The Theory of Everything... Everything Alive!

About Biological Scaling

Physicists like to explain a broad range of phenomena with a few simple mathematical laws. For example, Newton’s laws explain how objects fall on Earth, how the planets move in the solar system, and how stars move around the center of their galaxies. Armed with this approach, and an array of sophisticated mathematical tools, physicists sometimes tackle problems in unexpected areas—including biodiversity and the characteristics of large and small organisms.

Heart Rates for Various Mammals (beats/minute)
Whale 20
Horse 45
Human 70
Cat 150
Hamster 330
Shrew 600

This graph shows the relationship between the total metabolic rate of various mammals and their body mass. 

This graph shows the relationship between the total metabolic rate of various mammals and their body mass. (Graph courtesy of Knut Schmidt-Nielsen, from Scaling: Why is Animal Size So Important?)

A long-standing puzzle in biology has been the relationship between the size of an organism and various characteristics related to its consumption of energy. As a simple example, the table shows how the heart rate of various organisms changes with their body mass.

A more general approach is to compare the metabolic rate—how rapidly the organism consumes energy—with the body mass, and the graph shows the relationship. Note that both axes of the graph are laid off as log scales. On this kind of graph, organisms from the mouse to the elephant all lie on the same straight line, which immediately suggests that there ought to be some explanation that would apply across the tremendous range of sizes shown, about a factor of 100,000 from smallest to largest.

There’s an old joke about physicists: Ask a physicist to think about a dairy farm, and the she or he will say, “Consider a spherical cow.” The idea here is that the physicist has chosen, for openers, the simplest possible model, and if that produces a theory that agrees with observation, then the physicist must be on the right track.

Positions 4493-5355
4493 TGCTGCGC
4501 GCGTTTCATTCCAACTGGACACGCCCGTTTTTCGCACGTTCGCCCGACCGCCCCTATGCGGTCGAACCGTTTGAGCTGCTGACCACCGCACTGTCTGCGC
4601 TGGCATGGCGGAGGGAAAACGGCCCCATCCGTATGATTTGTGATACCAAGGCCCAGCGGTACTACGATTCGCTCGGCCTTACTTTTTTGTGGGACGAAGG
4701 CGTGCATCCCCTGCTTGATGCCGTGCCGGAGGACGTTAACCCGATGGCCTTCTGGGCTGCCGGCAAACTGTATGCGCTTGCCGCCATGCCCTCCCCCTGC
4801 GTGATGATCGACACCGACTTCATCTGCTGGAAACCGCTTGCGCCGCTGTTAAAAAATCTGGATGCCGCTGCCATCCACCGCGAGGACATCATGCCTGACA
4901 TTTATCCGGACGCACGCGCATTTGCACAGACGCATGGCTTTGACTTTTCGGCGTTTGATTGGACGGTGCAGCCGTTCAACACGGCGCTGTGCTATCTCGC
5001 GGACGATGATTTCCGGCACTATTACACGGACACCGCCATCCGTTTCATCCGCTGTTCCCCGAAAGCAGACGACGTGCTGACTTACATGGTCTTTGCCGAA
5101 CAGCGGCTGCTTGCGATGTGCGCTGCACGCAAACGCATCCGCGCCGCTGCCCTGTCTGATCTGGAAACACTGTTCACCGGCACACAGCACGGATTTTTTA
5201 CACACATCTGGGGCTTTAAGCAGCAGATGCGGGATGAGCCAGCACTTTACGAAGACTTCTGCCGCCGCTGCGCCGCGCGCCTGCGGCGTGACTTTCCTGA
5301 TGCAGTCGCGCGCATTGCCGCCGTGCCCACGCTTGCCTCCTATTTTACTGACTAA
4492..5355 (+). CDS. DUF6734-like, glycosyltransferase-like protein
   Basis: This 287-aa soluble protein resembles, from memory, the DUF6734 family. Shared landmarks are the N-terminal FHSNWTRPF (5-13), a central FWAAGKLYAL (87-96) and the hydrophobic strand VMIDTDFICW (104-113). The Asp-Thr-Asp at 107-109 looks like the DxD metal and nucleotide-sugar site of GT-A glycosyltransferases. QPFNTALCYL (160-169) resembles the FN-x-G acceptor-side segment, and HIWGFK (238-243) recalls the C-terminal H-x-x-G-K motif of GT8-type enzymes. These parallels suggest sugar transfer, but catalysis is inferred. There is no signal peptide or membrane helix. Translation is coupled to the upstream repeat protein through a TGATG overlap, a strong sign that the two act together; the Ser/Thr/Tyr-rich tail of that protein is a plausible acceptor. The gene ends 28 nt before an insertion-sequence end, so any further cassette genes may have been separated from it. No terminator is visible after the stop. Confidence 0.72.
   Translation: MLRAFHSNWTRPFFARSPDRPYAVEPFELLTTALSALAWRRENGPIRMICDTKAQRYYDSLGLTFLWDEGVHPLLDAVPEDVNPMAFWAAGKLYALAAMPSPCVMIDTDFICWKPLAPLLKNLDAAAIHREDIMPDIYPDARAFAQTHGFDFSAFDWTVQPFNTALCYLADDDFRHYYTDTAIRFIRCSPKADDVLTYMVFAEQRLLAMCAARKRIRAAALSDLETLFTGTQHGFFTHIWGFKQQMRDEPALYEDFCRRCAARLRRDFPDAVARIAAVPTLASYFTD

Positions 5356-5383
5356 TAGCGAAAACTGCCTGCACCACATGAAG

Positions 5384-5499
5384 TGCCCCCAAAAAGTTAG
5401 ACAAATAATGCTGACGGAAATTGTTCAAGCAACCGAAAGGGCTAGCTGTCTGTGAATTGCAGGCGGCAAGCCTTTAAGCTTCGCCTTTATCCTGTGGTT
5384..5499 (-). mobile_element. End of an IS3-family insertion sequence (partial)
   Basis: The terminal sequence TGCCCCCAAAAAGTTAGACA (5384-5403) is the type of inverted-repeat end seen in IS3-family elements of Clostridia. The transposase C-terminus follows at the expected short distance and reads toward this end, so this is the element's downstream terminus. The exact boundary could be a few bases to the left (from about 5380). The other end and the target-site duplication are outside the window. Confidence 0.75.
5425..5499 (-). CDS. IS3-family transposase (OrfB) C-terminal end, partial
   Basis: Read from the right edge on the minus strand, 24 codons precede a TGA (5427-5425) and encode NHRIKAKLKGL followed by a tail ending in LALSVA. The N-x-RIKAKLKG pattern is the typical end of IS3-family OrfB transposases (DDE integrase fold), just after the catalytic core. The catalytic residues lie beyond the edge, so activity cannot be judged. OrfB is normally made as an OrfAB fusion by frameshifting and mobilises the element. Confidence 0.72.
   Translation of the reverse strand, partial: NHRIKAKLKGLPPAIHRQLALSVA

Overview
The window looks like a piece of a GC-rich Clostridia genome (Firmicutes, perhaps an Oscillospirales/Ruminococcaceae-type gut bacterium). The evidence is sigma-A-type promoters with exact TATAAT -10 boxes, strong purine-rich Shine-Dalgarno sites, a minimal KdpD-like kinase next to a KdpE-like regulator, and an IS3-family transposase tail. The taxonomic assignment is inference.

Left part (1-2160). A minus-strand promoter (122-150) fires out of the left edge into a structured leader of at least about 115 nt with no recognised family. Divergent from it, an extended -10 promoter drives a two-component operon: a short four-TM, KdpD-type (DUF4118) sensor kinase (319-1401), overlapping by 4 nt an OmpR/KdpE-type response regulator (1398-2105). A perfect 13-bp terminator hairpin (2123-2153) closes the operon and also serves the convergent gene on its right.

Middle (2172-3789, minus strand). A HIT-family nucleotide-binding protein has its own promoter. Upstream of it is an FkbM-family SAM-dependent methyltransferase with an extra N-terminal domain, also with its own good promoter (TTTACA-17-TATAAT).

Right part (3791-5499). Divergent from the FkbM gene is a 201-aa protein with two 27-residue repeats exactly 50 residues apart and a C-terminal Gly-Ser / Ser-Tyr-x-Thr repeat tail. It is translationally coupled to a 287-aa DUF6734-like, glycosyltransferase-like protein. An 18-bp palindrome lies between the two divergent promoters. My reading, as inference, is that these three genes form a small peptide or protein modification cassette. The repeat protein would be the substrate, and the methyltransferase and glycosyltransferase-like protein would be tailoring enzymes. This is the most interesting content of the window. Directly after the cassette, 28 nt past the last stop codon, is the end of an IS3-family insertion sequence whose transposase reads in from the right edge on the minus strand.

Suppose all animals were spherical. Then, according to solid geometry, their radii, areas, and volumes would be related like this:

  • Surface area is proportional to the radius squared.
  • Volume is proportional to the radius cubed.

The amount of heat the animal produces is proportional to its volume—to the number of cells. The rate of heat loss is proportional to its area, since heat escapes at the surface.

Now let’s compare large and small animals. As animal size increases, the volume goes up faster than its area (the radius cubed increases faster than the radius squared). This means that a bigger animal loses less heat, in proportion to its volume, than a smaller one. This explains the fact that larger animals tend to live further from the equator. However, it does not explain the relationship shown in the graph above, a mystery that has stymied generations of biologists.


Two biologists, Jim Brown and Brian Enquist, and a physicist, Geoffrey West, had been considering this problem independently. Brought together at the Santa Fe Institute, which encourages interdisciplinary problem-solving, they began to collaborate in the mid-1990s. Their approach centered on the geometry of an organism’s circulatory system, with these assumptions:

  • An organism’s circulatory system extends throughout the organism.
  • The circulatory system operates as efficiently as possible, requiring the minimum possible energy to transport nutrients.
  • The smallest vessels, capillaries in animals and xylem in plants, all have the same size.

From these simple assumptions, the three scientists built a model of circulatory systems that, among other things, explained the relationship between organism mass and metabolic rate, creating a sensation among biologists and physicists alike. Other physicists weighed in with a simpler theory, and then Brown, Enquist, and West responded with a substantial revision of their own ideas. Much controversy remains, and this area of research promises to be exciting for some time to come.

Branching veins in a leaf (courtesy of John W. Kimball)
Branching veins in a leaf (courtesy of John W. Kimball)
Capillaries in a bird's lung, with red blood cells clearly visible.
Capillaries in a bird's lung, with red blood cells clearly visible. The white spaces are passageways for air that loop among the capillaries (photo courtesy of Thomas Caceci Virginia-Maryland Regional College of Veterinary Medicine)


Physics World

University of New Mexico


Sante Fe Institute Bulletin

Schematic drawing of the human circulatory system
Schematic drawing of the human circulatory system (used by permission of Carolina Biological Supply Company, Burlington, NC 27215)